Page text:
Decision-makers in developing communities often lack credible data to inform decisions related to water, sanitation, and hygiene. Quantitative microbial risk assessment (QMRA), which quantifies pathogen-related health risks across exposure routes, can be informative; however, the utility of QMRA for decision-making is often undermined by data gaps. This work integrates QMRA, uncertainty and sensitivity analyses, and household surveys in Bwaise, Kampala (Uganda) to characterize the implications of censored data management, identify sources of uncertainty, and incorporate risk perceptions to improve the suitability of QMRA for informal settlements or similar settings. In Bwaise, drinking water, hand rinse, and soil samples were collected from 45 households and supplemented with data from 844 surveys. Quantified pathogen (adenovirus, Campylobacter jejuni, and Shigella spp./EIEC) concentrations were used with QMRA to model infection risks from exposure through drinking water, hand-to-mouth contact, and soil ingestion. Health risks were most sensitive to pathogen data, hand-to-mouth contact frequency, and dose-response models (particularly C. jejuni). When managing censored data, results from upper limits of detection, half of limits of detection, and uniform distributions returned similar results, which deviated from lower limits of detection and maximum likelihood estimation imputation approaches. Finally, risk perceptions (e.g., it is unsafe to drink directly from a water source) were identified to inform risk management.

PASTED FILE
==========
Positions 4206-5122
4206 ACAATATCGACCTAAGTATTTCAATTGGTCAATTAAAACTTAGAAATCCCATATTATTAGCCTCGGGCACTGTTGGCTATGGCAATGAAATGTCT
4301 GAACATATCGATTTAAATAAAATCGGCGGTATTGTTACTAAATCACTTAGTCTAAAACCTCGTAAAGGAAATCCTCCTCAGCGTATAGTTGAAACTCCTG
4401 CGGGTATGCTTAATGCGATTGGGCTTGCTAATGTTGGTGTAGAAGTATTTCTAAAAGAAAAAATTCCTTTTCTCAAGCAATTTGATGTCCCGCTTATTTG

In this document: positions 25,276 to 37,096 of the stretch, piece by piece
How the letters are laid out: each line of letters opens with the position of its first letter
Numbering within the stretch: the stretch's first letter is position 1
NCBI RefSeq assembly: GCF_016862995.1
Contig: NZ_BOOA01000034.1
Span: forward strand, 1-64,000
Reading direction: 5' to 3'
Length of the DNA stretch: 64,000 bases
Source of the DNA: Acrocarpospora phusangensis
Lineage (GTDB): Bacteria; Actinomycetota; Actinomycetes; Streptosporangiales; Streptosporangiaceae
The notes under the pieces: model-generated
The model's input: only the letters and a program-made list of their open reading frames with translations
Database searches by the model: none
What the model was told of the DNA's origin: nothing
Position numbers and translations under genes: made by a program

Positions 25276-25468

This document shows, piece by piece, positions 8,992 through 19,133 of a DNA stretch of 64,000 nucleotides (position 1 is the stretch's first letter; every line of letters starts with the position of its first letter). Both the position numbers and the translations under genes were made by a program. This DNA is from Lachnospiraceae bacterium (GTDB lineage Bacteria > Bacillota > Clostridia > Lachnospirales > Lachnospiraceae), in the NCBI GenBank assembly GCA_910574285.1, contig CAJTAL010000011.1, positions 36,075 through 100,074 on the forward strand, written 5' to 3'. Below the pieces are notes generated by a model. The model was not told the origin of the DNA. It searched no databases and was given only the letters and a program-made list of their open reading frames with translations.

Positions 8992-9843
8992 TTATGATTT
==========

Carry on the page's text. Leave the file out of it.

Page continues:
ASJC Scopus subject areas
- Environmental Chemistry